Jeddah’s Tea opens in downtown Durham with community support
The inception of Jeddah’s Tea is a quintessential underdog story. In 2018, Morgan Siegel, along with her now ex-husband Wael Suliman, started Jeddah’s Tea with a $250 loan from her mother to vend at Durham’s annual Juneteenth celebration. Siegel and Suliman were so strapped for cash at the time that, according to their Kickstarter campaign, “The morning of the event, we were literally looking under our dressers, rummaging through our pockets and taking our kids' older clothes to consignment stores so that we could afford change and ice.”
The stand was a hit. In the months that followed, Jeddah’s began selling tea to local coffee shops and eventually opened a pop-up shop at The Pinhook, as well as a series of subsequent pop-ups throughout the Triangle. With the help of the community, including the Kickstarter campaign that generated over $20,000, Jeddah’s flagship store in the heart of downtown Durham had its soft opening this past Saturday, coinciding with CenterFest Arts Festival.
When I sat down with Siegel at the new tearoom, she emphasized her gratitude for the community’s help.
“It took a lot of work and a lot of community support to get me to this space,” Siegel said. “We had a really successful Kickstarter. There are many organizations that had our back, people in our corner, so Durham really has felt like a warm hug since I’ve been here. I’m excited to have a future here and raise my kids here and just be in Durham because it has been such a great community.”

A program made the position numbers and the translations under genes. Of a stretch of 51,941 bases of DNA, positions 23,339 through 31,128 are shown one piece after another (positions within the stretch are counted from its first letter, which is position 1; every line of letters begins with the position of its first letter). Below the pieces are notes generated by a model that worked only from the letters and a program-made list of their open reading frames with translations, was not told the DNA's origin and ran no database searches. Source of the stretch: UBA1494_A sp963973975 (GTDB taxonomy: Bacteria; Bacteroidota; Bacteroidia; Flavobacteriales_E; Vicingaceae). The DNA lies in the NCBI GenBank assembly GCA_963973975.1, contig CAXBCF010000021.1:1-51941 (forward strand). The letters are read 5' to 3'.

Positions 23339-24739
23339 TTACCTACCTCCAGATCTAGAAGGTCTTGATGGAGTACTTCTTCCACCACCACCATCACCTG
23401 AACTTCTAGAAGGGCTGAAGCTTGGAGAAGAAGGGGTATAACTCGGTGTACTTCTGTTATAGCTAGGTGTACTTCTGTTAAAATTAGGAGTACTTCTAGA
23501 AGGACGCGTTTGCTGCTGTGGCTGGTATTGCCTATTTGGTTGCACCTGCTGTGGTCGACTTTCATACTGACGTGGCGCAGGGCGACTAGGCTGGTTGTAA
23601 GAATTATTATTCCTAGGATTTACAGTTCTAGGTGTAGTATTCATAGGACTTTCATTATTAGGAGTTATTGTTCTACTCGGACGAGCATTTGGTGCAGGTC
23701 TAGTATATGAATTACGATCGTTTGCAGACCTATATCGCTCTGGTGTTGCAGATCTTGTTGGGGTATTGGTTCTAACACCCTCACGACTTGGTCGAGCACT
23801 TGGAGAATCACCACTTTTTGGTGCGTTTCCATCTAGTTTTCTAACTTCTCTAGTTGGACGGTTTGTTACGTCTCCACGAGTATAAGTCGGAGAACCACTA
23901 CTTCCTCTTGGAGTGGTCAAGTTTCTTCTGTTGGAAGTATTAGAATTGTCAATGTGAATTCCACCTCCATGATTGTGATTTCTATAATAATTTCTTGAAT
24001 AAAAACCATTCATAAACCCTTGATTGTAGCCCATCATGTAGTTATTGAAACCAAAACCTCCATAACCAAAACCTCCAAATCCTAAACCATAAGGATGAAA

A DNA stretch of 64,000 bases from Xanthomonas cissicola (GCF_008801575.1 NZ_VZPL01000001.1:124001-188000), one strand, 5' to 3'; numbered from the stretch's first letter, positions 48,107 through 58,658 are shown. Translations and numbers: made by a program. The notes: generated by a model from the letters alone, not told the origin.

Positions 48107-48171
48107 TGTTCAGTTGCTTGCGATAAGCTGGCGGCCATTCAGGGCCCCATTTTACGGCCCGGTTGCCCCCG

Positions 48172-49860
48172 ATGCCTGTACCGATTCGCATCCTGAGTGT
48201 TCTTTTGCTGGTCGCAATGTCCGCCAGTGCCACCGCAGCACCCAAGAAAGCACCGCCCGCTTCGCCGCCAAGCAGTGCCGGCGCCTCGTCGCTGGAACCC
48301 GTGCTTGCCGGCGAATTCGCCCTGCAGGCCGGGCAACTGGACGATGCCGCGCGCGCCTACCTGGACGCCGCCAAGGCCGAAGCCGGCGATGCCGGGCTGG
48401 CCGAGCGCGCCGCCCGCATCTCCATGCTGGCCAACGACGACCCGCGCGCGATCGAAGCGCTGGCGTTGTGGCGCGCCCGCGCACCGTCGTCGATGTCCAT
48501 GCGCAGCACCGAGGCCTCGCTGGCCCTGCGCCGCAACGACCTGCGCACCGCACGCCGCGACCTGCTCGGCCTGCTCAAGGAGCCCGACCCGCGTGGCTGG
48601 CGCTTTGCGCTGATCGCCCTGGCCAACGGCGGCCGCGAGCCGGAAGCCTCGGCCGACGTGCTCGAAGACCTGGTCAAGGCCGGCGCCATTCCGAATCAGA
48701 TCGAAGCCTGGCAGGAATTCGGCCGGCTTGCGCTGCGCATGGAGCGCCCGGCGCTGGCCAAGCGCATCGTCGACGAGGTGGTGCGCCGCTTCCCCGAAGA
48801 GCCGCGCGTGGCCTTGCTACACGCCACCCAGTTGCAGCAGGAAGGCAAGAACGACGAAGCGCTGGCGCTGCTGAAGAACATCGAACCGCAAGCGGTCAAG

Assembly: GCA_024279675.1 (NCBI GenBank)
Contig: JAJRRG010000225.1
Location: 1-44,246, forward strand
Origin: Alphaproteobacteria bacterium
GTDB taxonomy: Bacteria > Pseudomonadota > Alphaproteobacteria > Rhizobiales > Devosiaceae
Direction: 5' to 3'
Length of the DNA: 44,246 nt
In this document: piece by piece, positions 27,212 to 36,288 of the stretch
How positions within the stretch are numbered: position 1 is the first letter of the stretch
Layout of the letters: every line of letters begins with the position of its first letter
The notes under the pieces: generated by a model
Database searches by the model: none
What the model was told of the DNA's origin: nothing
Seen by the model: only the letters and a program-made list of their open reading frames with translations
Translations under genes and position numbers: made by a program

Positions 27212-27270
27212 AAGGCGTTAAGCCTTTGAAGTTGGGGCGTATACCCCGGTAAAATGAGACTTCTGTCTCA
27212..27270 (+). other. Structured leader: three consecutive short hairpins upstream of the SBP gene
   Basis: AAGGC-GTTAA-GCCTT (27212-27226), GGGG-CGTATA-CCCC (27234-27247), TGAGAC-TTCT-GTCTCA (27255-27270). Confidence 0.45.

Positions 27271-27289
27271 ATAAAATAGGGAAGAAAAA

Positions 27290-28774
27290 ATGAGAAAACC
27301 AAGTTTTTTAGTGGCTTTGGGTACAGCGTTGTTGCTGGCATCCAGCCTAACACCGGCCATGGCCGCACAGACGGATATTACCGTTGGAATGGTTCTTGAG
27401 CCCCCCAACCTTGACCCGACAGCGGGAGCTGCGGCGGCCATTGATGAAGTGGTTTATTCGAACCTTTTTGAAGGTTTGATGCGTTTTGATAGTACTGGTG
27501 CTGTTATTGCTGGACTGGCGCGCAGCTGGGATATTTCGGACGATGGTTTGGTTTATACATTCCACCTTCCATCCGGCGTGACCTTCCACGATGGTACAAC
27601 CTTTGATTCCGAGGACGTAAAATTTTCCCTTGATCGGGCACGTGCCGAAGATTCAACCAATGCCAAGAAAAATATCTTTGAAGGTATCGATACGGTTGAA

She also unpacked the meaning behind the tearoom’s name.
“Jeddah is actually [Suliman’s] grandmother,” Siegel said. “She had a tea shop in Northern Somalia, in Hargeisa. We wanted to pay homage to her. She was a force; she was an entrepreneur in a time that was really difficult, in a space that was really difficult, [as] a single mother.”
Jeddah’s offers over 40 varieties of tea, including house specialties like the Dallo Blend, a Somali black tea with cardamom, cloves, ginger, black peppercorns and cinnamon, and Lavender Rooibos, a South African redbush tea blended with lavender. The shop is currently selling five of those 40 teas — Dallo Blend, Maghribi Mint, Shahy Nana, Hibiscus Chamomile and Lavender Rooibos — in one-ounce tins to take home. Sourcing the tea is an important part of the process, one that Siegel takes seriously.
“I source directly,” Siegel said. “It is really important to me to ensure that we are serving fair trade, organic, pesticide-free [tea], and the conditions of the people working on these farms are adequate because in agriculture there is so much pseudo-slavery. We don’t want to be part of it, so that’s why it is important to have at least a secondary connection to the farm, with a person you directly know and trust.”
While most coffee shops relegate tea drinkers to London fogs and chai lattes, Jeddah’s can make any of its teas into a latte, and the Indonesian black tea latte was possibly the best tea latte I have ever had. For food options, Jeddah’s offers pastries from the acclaimed East Durham Bake Shop and a French-Algerian baker based in Morrisville.
Jeddah’s Tea is located in the old Herald Sun building downtown, two doors down from The Parlour ice cream shop and neighbors with soon-to-open Zen Succulent. The space is simply stunning, outfitted to look like an old-world teahouse by the local design firm Nomadic Trading Company. The centrally-placed long communal table and purposeful lack of Wi-Fi help Jeddah’s achieve one of its main goals of fostering community, inspired by the sense of community Suliman’s grandmother was able to create at her tea shop in Somalia, and later Saudi Arabia after fleeing the Somali Civil War.
“I see us providing a space for people to gather,” Siegel said. “We can foster communication and dialogue between people who may not otherwise have conversation. Why not do it over a cup of good tea?”